Image provided by: University of Nebraska-Lincoln Libraries, Lincoln, NE
About The daily Nebraskan. ([Lincoln, Neb.) 1901-current | View Entire Issue (Feb. 25, 1999)
“Heart Shaped World”
Grade: D +
Take a 15-year-old girl with a decent
voice, throw in a grab-bag of a dozen pop
sounding country songs, add some studio
musicians, and you’ve got Jessica
Andrews’ “Heart Shaped World.”
A few things just seem to be missing -
such as sincerity, feeling, heart and, well,
any trace of genuine country music.
But that’s OK, because Andrews has
one quality that sets her apart from most
other country artists - no, not lungs that
will blow you away or really catchy songs -
Andrews has the young, innocent look that
Just look at LeAnn Rimes. As an inno
cent, young teen. Rimes’ 1996 release,
“Blue,” sold nearly seven million copies.
Oh wait, Rimes also has a voice that can
knock the pants off half the female singers
But Andrews is on her way up.
Her first single, “I Will Be There for
You,” was recorded on “The Prince of
Egypt-Nashviile” project, and Andrews
was able to sing it live, opening for Faith
Hill a number of times late last year. Her
CD, “Heart Shaped World,” is set to hit
stores in late March.
“I love all kinds of music,” Andrews
said in a press release celebrating her first
album. “I listen to everything, and I just
can’t get enough of it. I like to hear the dif
ferences among the styles.”
It’s too bad her music doesn’t reflect the
way she feels. “Heart Shaped World” is a
pretty shoddy attempt to make non-country
songs country by adding in a fiddle or a
steel guitar whenever possible. It almost
makes you queasy listening to such unnat
ural, forced “country” music.
Andrews does present a few solid bal
lads amid a mix of medium-tempo songs.
An acoustic guitar flows through
“Riverside,” as Andrews sings about
spending the night by the river with her
boyfriend. “Unbreakable Heart” boasts
lyrics that could bring someone in a heart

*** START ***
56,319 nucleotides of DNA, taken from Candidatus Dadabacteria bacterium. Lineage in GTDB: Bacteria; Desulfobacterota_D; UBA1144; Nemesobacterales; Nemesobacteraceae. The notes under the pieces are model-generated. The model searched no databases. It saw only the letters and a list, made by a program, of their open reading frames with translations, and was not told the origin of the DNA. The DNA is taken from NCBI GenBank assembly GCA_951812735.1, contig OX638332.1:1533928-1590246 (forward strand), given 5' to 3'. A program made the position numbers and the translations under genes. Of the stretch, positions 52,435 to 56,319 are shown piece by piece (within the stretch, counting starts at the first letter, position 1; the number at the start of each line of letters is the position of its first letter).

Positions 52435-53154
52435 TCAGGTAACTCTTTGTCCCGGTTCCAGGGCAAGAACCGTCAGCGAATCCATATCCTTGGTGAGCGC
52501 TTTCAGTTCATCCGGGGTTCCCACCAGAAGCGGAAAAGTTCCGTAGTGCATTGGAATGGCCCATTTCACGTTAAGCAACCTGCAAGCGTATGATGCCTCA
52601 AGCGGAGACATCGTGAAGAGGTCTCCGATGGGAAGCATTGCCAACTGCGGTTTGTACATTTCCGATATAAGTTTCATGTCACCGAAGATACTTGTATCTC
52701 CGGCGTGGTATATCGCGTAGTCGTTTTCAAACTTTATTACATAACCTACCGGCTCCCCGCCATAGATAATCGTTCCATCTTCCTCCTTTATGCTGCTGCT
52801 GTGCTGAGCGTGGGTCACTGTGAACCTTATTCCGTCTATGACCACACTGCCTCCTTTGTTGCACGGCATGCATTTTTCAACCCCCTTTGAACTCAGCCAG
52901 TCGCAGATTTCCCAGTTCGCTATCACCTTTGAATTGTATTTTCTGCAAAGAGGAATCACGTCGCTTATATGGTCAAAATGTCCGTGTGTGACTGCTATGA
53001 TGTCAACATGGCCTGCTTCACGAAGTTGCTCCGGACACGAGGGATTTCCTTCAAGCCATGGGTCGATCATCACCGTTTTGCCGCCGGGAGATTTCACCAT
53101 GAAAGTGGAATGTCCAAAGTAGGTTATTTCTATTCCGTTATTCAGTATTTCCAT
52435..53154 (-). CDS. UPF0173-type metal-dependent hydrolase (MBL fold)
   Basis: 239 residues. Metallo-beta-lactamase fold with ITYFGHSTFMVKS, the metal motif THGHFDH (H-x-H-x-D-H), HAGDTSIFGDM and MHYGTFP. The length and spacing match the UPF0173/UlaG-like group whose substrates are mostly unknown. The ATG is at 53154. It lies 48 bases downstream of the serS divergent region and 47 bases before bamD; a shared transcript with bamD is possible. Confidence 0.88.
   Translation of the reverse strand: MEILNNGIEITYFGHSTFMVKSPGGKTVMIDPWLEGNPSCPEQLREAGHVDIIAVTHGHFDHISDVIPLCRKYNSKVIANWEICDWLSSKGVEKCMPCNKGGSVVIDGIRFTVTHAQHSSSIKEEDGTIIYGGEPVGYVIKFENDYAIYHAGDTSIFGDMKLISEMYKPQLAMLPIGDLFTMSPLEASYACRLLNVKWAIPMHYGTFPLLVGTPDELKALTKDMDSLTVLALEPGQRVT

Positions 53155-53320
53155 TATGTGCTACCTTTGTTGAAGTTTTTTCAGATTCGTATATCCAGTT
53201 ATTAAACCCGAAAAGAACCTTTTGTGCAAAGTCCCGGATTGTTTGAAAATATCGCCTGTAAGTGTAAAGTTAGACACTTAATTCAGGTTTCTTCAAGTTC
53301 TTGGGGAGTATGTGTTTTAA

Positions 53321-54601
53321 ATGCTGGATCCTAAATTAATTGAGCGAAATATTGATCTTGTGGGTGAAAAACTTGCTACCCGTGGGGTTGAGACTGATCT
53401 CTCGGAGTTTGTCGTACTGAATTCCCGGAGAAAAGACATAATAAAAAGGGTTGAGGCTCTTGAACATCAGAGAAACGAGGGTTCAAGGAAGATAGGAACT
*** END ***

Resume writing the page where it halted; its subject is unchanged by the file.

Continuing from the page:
breaking situation to tears.
But any respect gained by listening to
her ballads is lost when you hear teen-age
anthem, “Whatever.” The phrase is repeat
ed so many times, it goes beyond annoying.
In all, Andrews and her first release,
“Heart Shaped World,” lack most of the
ingredients that spell good country musitf.
Andrews proves it takes more than a
cute face and a Tennessee address to be a
Singing sisters swing into town
for free concert at union’s Crib
The Crib in the Nebraska Union fre
quently highlights local talent for
University of Nebraska-Lincoln students.
Much less frequently has that talent been
described by Billboard magazine as “the
most promising new band we’ve heard
from this year.”
Mulberry Lane, composed of four
Omaha sisters, is as sweet as its name
implies. With a folk-indie prowess not
common among many vocal groups, the
sisters have garnered considerable atten
tion from the national scene.
This includes a recent record deal with
MCA Records and a popular single, “Don’t
Cry ’Til You Get to the Car.”
Despite the sudden national attention,
Mulberry Lane remains grounded in
Omaha and will be the featured guest of the
University Program Council tonight for a
The concert begins at 9 and promises an
intimate setting for the harmonies and
touching lyrics that brought the Omaha sis
ters to national fame.
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